Amusement arcades team up to challenge gaming licence refusals

Revenue last year decided that machines in venues were not items of amusement

Revenue last year said it considered ‘one-armed bandit’ and similar machines to be for gaming rather than items of amusement. Photograph: iStock

Revenue last year said it considered ‘one-armed bandit’ and similar machines to be for gaming rather than items of amusement. Photograph: iStock


A group of amusement arcade owners have pooled resources to challenge a Dublin District Court judge’s refusal to grant them gaming licences on the basis that his court did not have power to do so.

Circuit Court President Mr Justice Raymond Groarke, faced with a list of appeals against the district court’s decisions, decided on Thursday that he would consider referring a Case Stated to the Court of Appeal to rule on whether or not the lower court has jurisdiction to grant gaming licences.

A Case Stated consists of a written statement of facts submitted to a higher court for its binding opinion on a question of law or jurisdiction, in these cases Judge Michael Coghlan’s decision that he does not have power to grant the licenses.

Barrister Dorothy Collins, counsel for Expo, The Square, Tallaght, and almost a dozen other Dublin arcade-owning companies, including Dr Quirkey’s on O’Connell Street, told Judge Groarke that it was proposed to bring two test appeals challenging the district court rulings.

Kerry Jane Morgan, counsel for the second company, Jenstar Investments Limited, Old Nangor Road, Clondalkin, said a major issue in the appeals before the Circuit Civil Court was whether or not alleged legal impediments to the granting of the gaming licences could be overturned on the supremacy of EU law.

Dublin City Council adopted the 1956 Gaming and Lotteries Act which allowed the granting of gaming licences but, on rescinding this decision under 1986 legislation, arcades continued to trade on foot of amusement permits issued by the Revenue Commissioners for each “one-armed-bandit” or similar amusement machine.


Revenue used to inspect amusement premises annually, and sometimes twice a year, until last June when licences were reviewed. This led to 21-day warning letters being issued to the various arcade-owning companies, telling them Revenue considered the machines to be gaming machines and not items of amusement. The decision meant that the operation of the gaming machines, as defined by Revenue, was illegal and required a gaming licence.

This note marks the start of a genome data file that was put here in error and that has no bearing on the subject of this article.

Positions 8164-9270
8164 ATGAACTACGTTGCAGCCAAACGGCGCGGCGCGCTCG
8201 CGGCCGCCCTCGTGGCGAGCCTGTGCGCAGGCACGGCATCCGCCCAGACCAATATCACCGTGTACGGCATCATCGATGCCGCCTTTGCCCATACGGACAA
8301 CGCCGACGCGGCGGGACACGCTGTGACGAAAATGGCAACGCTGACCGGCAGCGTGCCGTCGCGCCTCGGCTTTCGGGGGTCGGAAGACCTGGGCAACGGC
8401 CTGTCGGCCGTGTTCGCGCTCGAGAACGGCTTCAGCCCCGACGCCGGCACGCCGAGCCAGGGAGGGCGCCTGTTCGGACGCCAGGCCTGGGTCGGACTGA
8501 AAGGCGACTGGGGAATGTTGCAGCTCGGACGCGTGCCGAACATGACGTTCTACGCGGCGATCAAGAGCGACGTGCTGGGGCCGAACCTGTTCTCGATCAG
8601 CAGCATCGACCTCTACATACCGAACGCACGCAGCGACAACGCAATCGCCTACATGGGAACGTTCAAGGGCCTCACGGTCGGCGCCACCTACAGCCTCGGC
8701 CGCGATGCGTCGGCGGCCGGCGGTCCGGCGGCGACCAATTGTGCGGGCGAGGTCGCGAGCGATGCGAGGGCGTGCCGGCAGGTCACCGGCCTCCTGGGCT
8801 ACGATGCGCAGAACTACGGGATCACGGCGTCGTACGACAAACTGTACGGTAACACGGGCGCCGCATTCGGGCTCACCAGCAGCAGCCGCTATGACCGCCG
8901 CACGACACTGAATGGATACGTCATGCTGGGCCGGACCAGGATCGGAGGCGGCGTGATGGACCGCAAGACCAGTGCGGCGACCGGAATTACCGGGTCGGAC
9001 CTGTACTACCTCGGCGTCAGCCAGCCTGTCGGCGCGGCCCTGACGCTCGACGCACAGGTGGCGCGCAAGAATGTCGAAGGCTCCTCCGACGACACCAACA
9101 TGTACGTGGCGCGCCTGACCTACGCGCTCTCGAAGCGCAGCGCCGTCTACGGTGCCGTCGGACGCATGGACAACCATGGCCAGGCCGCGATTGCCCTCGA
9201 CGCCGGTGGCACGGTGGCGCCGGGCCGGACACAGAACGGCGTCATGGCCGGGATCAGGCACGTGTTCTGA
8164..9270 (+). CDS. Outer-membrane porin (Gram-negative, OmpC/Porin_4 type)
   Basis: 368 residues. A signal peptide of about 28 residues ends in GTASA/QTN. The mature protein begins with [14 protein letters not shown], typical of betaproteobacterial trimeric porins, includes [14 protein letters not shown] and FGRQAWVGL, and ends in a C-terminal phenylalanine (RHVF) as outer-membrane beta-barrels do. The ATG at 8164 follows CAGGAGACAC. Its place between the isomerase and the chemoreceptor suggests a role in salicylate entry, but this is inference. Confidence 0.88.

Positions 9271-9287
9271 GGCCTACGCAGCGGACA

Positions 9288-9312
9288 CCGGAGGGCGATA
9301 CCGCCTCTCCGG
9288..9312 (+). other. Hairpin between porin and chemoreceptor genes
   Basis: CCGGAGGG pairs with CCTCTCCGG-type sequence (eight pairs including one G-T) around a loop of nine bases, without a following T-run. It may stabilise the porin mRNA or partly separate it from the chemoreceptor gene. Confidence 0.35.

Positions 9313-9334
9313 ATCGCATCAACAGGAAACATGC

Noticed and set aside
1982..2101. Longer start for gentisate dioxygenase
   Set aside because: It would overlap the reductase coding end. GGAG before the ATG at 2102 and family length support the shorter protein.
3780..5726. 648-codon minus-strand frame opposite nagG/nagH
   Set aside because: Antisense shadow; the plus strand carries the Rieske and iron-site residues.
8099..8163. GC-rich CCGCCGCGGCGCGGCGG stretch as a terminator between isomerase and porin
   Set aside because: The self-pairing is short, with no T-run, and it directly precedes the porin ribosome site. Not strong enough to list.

The decision applied to thousands of machines which Revenue now had a right to seize. It has removed 300 of them from arcades and casinos since September, renting special warehousing facilities in which to store them.

A licence fee for an amusement machine is €125. For a gaming machine it can be up to €700 and in some premises there are up to 500 of these.

When Judge Groarke said he would consider a Case Stated to the Court of Appeal, Ms Collins and Ms Morgan, and Constance Cassidy SC, for the Licensed Gaming Association of Ireland, agreed to provide legal submissions. The association represents already legally licensed casinos in a number of counties including Wicklow and Donegal.

Rebutting submissions are to be considered and lodged by Dublin City Council and South Dublin County Council.

The appellants include Dublin Games Club, Amiens Street, Dublin 1; Classic Snooker Limited, Ballygall Road West, Finglas; Coalquay Leisure Limited, Rathmines Road and Lower Camden Street; Empire Amusements, Burgh Quay; Paul O’Brien and others, Santry and Tallaght; Dublin Pool and Jukebox Company, Dr Quirkey’s Good Time Emporium of O’Connell Street and Phibsboro Road; D Cafolla, Lower O’Connell Street; Automatic Amusements, Lower Dorset Street; Starville Promotions, Eden Quay; Jenstar Investments, Old Nangor Road, Clondalkin; Sports Arena Ltd, Barneys, Marlborough Street, and Newry Leisure Ltd, Upper Dorset Street.

The appeals are to be mentioned again in the Circuit Civil Court prior to consideration on the question of a Case Stated.